None and null? | Sololearn: Learn to code for FREE!

0

None and null?

In sololearner python's >other types> None it says None represent no value 0 or [] , same as NULL in other languages. But when I tried if ((None==0) or (None==[])): print ("true") there was no output for this hence both are unequal now I tried in C if(NULL==0){ printf("true"); } here I got true. so how NULL and None are equal and why None!=0 or None!=[]

5/11/2018 9:56:24 AM

Yugabdh

2 Answers

New Answer

+5

NULL in C is literally defined as `(void*)0` so it makes sense that NULL == 0 because NULL is zero. In Python, None gets it's own type, NoneType, so it is an object made from a class, and makes sense that it isn't == 0. It's more of a language design thing, every language handles their nulls differently. To me this shows that C types are very weak. In C, everything is just a number if you squint hard enough, Python has classes and all that. I think Python is doing the right thing, None is certainly not an array. But C is all about performance and being low-level so it's behaviour makes sense too. Some interesting nulls: PHP's `null` is like you described, `null == []` Javascript has two nulls, `null` and `undefined` Haskell has `undefined`, but as soon as you even look at it, your program crashes SQL's NULL is funny because there NULL != NULL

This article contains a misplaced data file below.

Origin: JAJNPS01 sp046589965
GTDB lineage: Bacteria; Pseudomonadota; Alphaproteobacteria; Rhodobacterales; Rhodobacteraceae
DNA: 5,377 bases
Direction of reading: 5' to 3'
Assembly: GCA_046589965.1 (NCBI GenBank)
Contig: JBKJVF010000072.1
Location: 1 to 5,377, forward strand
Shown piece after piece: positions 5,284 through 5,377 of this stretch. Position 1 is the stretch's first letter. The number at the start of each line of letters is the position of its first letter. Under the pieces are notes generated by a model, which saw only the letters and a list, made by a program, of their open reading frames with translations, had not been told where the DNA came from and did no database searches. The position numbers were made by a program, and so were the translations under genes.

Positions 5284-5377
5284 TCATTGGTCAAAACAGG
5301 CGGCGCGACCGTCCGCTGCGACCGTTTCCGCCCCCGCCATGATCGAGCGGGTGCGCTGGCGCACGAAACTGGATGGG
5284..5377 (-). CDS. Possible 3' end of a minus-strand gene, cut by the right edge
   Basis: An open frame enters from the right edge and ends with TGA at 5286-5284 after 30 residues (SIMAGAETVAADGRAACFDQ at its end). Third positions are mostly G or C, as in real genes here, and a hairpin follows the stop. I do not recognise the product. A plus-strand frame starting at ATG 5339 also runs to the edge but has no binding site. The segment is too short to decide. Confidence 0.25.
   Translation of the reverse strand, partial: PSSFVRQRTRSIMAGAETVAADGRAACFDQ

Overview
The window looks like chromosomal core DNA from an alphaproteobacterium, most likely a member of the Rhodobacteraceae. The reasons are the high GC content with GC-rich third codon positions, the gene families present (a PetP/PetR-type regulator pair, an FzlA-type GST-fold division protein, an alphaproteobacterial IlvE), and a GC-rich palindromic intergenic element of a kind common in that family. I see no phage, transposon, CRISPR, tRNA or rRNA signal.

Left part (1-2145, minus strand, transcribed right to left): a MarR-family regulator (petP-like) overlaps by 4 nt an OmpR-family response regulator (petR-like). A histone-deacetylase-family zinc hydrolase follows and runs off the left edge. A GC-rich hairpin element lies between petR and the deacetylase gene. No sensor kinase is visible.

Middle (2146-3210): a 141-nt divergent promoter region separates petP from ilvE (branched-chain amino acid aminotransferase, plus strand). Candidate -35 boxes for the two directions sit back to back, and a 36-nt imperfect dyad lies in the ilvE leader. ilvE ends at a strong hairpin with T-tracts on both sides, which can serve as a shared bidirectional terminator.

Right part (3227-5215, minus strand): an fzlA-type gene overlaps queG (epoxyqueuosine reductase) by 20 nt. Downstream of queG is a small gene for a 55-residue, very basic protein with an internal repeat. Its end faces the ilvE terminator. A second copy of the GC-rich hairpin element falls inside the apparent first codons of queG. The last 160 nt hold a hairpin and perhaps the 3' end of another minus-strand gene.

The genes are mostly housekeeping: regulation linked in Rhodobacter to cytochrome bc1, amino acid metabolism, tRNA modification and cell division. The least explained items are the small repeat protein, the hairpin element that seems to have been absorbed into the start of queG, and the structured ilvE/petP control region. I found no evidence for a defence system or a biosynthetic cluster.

+1

woah.... Thanks for that one and after NULL!=NULL this definitely None is not similar to other language's NULL xD